An interesting question is raised by a series of signatures found in Box 2, Folder 23, 177_197042 [List of Names] Moscow #5/197/42 Oct. 1938. This is a page from Folder 197: Album of 15th International Brigade Presented to the American Communist Volunteers of the 15th Brigade by the Communist Party of Spain. On a two page spread entitle Declaration of the American Negro Comrades eighteen individuals signed the second page.
All but two are individuals confirmed as African-American volunteers. The two are Charles F. Foster from NYC and Larry Foy who listed Harlem as his home. Foy has been identified as possible African-American in the past. However, he does not appear to have been an African-American. Foy is a Canadian who was living in the US. Charles F. Foster is a new name.
Charles Frank Foster was born on September 18, 1900. Almost no information is currently available on him. He sailed for Europe on March 18, 1937 aboard the Normandie. No information is available regarding his service in Spain. He returned to the United States on December 20, 1938 aboard the Ausonia. SSN database gives a probable date of death of December 28, 1987.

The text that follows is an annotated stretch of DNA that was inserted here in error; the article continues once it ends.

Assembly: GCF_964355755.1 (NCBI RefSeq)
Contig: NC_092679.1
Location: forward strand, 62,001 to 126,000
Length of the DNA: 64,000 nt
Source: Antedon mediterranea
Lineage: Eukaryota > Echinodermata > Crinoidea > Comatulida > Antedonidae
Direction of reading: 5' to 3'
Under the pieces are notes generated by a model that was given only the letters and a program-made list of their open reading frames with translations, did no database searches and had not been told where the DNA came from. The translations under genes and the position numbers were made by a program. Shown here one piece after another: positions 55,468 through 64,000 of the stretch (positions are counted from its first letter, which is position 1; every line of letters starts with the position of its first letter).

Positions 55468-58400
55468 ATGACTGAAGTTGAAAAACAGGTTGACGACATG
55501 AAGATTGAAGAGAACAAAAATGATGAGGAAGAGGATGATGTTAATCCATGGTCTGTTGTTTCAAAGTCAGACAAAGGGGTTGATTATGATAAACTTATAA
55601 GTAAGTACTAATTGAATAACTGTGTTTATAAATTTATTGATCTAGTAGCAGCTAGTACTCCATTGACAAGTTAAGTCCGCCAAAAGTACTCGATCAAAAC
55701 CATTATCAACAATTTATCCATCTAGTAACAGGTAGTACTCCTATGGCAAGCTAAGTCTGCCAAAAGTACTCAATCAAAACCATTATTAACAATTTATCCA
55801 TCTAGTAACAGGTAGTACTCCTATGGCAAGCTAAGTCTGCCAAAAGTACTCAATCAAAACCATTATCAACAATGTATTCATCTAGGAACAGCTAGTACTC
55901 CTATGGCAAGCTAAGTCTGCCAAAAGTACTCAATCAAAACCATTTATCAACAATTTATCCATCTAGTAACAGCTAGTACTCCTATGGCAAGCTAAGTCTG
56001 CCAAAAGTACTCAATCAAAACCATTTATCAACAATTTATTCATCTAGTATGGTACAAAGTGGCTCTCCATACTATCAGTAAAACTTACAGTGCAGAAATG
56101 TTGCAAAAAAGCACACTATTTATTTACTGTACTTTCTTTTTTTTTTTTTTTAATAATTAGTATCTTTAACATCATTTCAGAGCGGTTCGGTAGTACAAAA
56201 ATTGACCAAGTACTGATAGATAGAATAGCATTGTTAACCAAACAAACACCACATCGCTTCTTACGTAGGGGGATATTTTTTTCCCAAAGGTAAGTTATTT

Lawrence Foy (aka Fay) born March 5, 1909, in Montreal, Canada and was living in Harlem, New York. He sailed for Europe on October 9, 1937 aboard the Vollendam. He was married and listed his occupation as Commercial Designer/painter and was a member of the CP having joined in 1935. In Spain he served with the 35th Division and later in the XV BDE. Foy returned to the United States on February 4, 1939. A letter published in the Daily Worker on December 23, 1937 did not indicate that he was African-American. Myron Momryk prepared a sketch on him in his unpublished Biographical Dictionary of Canadian volunteers.